Castelli is known for its whites, Frascati being the most famous. Also try wines made with Malvasia Puntinata and Bombino Bianco. In terms of food, porchetta is a must. It’s pork loin seasoned with spices and herbs. Try it with a crunchy slice of Lariano or Genzano’s bread.

Tuscia is the home of Grechetto, a white you can’t miss. The emblematic blend here is Est! Est!! Est!!! di Montefiascone. Aleatico instead is a red specifically grown in this area, and it offers sweet and dry versions. Acquacotta is the name of a delicious traditional dish, born from poverty. I definitely recommended it!

• As mentioned earlier, Eastern Lazio is where Cesanese, the most important red, is cultivated. There are two types: Cesanese Comune and di Affile. You’ll be surprised to find unique, elegant expressions in small, family-owned wineries. Gnocchetti a coda de soreca (roughly translating to mouse tail pasta) is the bizarre name of the typical dish. Whether you try it in tomato sauce or with the traditional roman condiments, is up to you.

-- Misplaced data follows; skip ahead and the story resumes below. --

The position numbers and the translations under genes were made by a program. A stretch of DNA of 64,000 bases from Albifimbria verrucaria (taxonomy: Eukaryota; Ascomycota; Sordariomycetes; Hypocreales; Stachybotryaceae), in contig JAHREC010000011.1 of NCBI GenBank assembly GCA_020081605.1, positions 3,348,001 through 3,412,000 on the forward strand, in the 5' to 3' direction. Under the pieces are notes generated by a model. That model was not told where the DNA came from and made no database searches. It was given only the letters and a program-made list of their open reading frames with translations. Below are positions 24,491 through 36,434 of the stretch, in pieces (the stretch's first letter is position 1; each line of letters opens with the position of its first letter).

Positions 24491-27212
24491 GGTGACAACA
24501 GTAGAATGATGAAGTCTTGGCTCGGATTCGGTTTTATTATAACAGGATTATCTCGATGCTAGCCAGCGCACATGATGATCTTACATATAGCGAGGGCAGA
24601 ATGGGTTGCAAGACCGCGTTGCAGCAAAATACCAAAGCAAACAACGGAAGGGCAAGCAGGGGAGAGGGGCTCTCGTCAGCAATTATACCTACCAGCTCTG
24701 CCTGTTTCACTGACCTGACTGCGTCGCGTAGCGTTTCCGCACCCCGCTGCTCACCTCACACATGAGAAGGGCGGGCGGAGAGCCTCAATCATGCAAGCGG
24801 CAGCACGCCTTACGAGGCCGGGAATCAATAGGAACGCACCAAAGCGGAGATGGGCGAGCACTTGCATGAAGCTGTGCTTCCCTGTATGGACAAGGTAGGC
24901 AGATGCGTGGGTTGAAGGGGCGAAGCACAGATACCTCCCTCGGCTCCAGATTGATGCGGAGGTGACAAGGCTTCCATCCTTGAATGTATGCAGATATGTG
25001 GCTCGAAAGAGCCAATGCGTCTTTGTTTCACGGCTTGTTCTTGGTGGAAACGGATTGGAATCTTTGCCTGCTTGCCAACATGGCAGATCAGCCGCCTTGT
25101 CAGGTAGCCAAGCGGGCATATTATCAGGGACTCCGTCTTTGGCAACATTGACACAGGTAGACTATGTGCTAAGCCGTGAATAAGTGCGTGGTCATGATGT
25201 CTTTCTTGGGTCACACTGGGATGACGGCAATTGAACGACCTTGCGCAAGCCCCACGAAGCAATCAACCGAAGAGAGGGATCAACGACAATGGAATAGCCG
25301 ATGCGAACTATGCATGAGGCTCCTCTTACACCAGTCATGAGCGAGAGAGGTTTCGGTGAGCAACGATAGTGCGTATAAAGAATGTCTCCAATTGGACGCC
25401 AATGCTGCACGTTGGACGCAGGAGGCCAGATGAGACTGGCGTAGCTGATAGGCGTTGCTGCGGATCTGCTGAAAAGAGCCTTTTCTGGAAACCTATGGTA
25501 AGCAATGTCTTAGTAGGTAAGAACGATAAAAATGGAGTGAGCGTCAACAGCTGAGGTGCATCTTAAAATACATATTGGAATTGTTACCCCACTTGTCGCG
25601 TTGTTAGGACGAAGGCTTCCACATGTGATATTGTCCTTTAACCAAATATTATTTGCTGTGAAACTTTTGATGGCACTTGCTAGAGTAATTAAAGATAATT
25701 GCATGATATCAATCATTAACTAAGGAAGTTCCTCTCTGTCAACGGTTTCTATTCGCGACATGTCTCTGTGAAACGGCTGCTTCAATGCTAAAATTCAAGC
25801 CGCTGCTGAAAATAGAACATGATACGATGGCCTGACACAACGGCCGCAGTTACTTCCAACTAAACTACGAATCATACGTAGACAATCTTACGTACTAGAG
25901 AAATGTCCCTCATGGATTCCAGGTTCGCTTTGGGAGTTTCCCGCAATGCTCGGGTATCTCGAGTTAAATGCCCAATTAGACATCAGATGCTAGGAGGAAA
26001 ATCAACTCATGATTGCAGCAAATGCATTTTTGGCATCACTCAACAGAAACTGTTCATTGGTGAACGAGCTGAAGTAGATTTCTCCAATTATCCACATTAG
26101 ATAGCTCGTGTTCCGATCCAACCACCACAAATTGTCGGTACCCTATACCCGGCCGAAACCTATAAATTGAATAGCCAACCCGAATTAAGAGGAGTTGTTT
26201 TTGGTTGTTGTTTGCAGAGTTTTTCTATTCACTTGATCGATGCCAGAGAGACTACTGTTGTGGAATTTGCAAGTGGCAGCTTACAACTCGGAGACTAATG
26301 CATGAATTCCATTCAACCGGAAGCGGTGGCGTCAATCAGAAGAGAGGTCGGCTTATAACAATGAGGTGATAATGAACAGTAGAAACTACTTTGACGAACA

• When in the south, the must-try wines are Nero Buono (red), Bellone (white) and Moscato di Terracina in its sweet, dry and sparkling versions. Something scrummy to eat? Guarcino ham and Pecorino di Picinisco are typical of the Frusinate area. When in Agro Pontino go for artichokes and buffalo mozzarella.

There’s more to try and learn about this region. Use this article as a starting point to feed your curiosity and yourself in this breathtaking place. Has this changed your plans for the summer?